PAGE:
AN EMERGENCY blood donation from her best buddy saved a Brookwater family's dog after a dramatic run-in with a kangaroo that saw one dog's throat ripped open.
The two family dogs, Mia and Archie, surprised the roo on a vacant suburban block during an afternoon walk this week.
The pair, who grew up together and know not to chase kangaroos, came across the large grey roo as they rounded a mound of dirt.
Startled and caught between the two dogs, the frightened roo went on the defensive, kicking out with its powerful legs striking Mia.
The blow ripped her throat, cutting her jugular open.
At first owner Hugh Thompson didn't realise anything was awry, but then Mia turned around and he saw the skin hanging from her neck.
"I was going to pick her up and put her in the tray, but she just jumped in there herself," Hugh said.
"Archie acted with a bit of urgency, he got up into the tray quickly.
"I knew I needed to get her to the vet straight away or it was going to be bad."
It was 6.30pm when Hugh pulled up at the Greater Springfield Veterinary Hospital.
While there is an emergency after hours service and the desk is usually manned until 10pm, head surgeon Abbie Tipler was just leaving for the day.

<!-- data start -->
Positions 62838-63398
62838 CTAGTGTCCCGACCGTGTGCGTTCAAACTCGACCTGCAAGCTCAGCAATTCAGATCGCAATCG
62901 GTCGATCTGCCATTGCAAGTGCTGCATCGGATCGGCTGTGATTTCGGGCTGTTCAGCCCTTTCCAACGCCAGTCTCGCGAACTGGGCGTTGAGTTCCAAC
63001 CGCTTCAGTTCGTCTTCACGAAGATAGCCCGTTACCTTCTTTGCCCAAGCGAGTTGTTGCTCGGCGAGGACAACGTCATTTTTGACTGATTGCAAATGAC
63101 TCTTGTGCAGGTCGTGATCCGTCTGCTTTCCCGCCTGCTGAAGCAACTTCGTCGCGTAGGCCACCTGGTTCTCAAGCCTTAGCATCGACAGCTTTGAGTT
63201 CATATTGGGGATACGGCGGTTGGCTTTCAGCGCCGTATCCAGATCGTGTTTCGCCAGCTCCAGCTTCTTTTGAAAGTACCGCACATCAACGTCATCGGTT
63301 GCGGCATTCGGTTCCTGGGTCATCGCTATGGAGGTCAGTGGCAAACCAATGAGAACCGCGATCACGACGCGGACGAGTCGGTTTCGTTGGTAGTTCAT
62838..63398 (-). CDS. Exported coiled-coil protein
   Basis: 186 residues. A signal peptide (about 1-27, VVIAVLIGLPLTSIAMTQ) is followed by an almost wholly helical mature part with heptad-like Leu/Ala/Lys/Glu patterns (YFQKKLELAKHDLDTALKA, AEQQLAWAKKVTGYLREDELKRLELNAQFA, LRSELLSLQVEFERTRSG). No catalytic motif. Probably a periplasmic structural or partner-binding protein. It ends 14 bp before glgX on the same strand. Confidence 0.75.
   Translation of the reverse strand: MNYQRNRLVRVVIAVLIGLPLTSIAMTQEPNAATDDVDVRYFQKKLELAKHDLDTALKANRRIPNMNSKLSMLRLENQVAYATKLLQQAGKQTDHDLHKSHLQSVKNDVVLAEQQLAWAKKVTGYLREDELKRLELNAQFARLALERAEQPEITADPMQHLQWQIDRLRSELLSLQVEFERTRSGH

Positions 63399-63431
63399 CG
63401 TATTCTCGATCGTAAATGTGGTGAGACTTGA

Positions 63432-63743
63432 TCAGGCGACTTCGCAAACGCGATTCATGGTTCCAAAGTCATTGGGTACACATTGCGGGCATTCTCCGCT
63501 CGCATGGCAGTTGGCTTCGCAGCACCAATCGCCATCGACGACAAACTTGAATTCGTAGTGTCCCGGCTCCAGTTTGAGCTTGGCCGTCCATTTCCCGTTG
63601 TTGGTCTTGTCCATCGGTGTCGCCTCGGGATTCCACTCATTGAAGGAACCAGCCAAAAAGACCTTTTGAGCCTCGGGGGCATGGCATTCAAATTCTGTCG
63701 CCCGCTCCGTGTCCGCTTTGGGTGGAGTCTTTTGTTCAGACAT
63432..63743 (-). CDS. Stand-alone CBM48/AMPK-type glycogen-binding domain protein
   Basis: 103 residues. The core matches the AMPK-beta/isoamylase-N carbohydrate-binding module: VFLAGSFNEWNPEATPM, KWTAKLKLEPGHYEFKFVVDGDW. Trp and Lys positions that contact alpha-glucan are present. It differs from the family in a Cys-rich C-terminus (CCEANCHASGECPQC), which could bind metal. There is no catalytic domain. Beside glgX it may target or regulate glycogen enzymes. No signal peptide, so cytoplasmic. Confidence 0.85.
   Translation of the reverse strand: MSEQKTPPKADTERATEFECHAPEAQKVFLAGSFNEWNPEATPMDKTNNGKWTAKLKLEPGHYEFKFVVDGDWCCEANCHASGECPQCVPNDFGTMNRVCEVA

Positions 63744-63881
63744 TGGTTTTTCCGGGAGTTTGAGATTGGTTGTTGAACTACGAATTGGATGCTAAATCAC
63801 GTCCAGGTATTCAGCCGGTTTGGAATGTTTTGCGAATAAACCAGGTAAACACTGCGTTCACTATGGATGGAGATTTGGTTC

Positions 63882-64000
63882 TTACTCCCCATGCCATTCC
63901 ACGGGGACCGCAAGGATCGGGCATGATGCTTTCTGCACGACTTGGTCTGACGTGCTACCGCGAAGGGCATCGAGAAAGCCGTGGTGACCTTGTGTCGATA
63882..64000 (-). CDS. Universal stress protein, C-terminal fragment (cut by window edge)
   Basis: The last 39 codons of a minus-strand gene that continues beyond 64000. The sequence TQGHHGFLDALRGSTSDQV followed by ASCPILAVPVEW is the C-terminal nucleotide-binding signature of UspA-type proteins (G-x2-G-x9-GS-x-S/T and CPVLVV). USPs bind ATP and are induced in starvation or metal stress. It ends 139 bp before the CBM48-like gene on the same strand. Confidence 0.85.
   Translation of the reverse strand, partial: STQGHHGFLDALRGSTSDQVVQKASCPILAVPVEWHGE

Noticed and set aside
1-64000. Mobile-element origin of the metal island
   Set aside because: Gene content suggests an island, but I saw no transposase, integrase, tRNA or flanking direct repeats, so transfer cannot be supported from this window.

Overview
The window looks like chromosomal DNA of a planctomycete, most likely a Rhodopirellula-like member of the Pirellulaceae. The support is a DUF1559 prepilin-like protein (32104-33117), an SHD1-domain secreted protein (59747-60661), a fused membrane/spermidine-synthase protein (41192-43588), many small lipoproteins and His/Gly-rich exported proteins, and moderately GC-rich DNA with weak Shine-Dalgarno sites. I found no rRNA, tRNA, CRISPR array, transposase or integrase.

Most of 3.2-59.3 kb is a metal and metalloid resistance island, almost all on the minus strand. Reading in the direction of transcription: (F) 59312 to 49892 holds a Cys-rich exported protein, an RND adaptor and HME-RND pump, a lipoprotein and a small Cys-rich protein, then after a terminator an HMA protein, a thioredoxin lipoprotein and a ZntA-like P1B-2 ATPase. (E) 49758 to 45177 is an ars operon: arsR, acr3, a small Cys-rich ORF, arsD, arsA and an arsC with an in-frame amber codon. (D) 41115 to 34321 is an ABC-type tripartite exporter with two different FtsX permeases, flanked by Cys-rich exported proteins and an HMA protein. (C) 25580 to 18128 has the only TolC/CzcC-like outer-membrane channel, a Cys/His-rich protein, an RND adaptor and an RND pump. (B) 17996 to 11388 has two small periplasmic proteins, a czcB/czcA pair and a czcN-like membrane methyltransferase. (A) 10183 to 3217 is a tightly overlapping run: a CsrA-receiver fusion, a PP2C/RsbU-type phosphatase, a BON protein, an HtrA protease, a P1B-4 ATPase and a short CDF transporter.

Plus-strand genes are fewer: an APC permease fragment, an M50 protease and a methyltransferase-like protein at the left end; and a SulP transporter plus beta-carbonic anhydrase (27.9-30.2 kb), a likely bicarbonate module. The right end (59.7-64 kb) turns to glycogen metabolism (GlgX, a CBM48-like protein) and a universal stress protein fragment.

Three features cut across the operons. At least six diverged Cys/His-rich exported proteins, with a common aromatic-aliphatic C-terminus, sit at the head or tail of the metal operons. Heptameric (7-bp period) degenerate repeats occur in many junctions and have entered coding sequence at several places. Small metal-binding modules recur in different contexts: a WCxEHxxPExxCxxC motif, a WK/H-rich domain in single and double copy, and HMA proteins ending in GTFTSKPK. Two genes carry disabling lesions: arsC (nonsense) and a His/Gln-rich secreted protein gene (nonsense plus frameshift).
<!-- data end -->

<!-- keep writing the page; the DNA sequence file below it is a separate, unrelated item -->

Luckily, Hugh arrived just in time to meet her at the door.
Mia had already lost half her blood and as she lay on the vet table, Dr Tipler, could see the light fading from her eyes.
"She was absolutely dying," Dr Tipler said.
"It was quite gruesome, but she was still with us.
"I said to the owner, do you have another dog? Archie happened to be in the back of the truck so we brought him in straight away, took some blood and immediately transfused that into Mia.
"That undoubtedly saved her life."
Archie, a Rottweiler cross German Shepherd, gave half a litre of blood which stabilised Mia allowing Dr Tipler to perform surgery to re-attach her torn muscles and repair her "obliterated" jugular.
The life-saving surgery, worth thousands of dollars, also involved removing a massive piece of skin left flapping from where the kangaroo's claw had slashed Mia open.
The two dogs are less than two years old and were born just a few days apart.
"We've had them since they were both six-week old puppies," Hugh said.
"They're definitely best friends, so we're all relieved."
Despite the extensive damage, Dr Tipler says Mia has made it through the worst part of the ordeal with infection now posing the biggest risk.
"We were lucky the owner was nearby, lucky he brought her in straight away, but the luckiest thing was that Archie was right there to be an emergency donor," Dr Tipler said.
Mia returned home to her family and best mate Archie yesterday.
She is expected to make a full recovery.
Did you know?
Most vets don't keep stores of dog blood on hand because whole blood is difficult to buy and has a short shelf life.
Instead vets use their own dogs, or other large dogs registered as blood donors, in emergency situations.
Unlike cats and people, dogs don't need to be matched for blood type in a one-off transfusion.
Follow this journalist on Twitter @helenspelitis